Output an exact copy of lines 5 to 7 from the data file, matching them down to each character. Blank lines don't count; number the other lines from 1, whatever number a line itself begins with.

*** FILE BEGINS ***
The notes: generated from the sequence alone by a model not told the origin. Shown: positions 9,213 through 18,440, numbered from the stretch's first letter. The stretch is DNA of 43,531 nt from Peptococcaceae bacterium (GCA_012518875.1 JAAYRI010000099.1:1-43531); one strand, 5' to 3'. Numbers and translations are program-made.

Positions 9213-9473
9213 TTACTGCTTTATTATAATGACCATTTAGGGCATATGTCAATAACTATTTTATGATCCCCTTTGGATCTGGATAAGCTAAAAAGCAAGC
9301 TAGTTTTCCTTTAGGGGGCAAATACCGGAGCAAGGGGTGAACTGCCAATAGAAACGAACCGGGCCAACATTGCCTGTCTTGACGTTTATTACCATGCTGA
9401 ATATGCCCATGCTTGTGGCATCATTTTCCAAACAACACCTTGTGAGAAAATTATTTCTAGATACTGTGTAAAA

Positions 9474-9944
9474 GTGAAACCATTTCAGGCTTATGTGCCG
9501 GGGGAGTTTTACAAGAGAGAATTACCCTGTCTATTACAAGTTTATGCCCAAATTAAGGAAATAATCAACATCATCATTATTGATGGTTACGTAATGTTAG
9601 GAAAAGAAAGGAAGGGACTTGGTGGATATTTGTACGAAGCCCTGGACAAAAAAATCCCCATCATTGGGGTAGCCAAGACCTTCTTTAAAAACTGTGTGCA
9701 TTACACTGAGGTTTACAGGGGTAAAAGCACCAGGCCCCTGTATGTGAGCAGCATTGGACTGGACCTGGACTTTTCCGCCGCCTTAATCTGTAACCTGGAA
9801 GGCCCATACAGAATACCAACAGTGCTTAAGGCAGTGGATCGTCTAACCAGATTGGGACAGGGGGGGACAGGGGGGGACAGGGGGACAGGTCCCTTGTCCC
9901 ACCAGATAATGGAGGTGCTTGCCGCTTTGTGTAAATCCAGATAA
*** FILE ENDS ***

9401 ATATGCCCATGCTTGTGGCATCATTTTCCAAACAACACCTTGTGAGAAAATTATTTCTAGATACTGTGTAAAA

Positions 9474-9944
9474 GTGAAACCATTTCAGGCTTATGTGCCG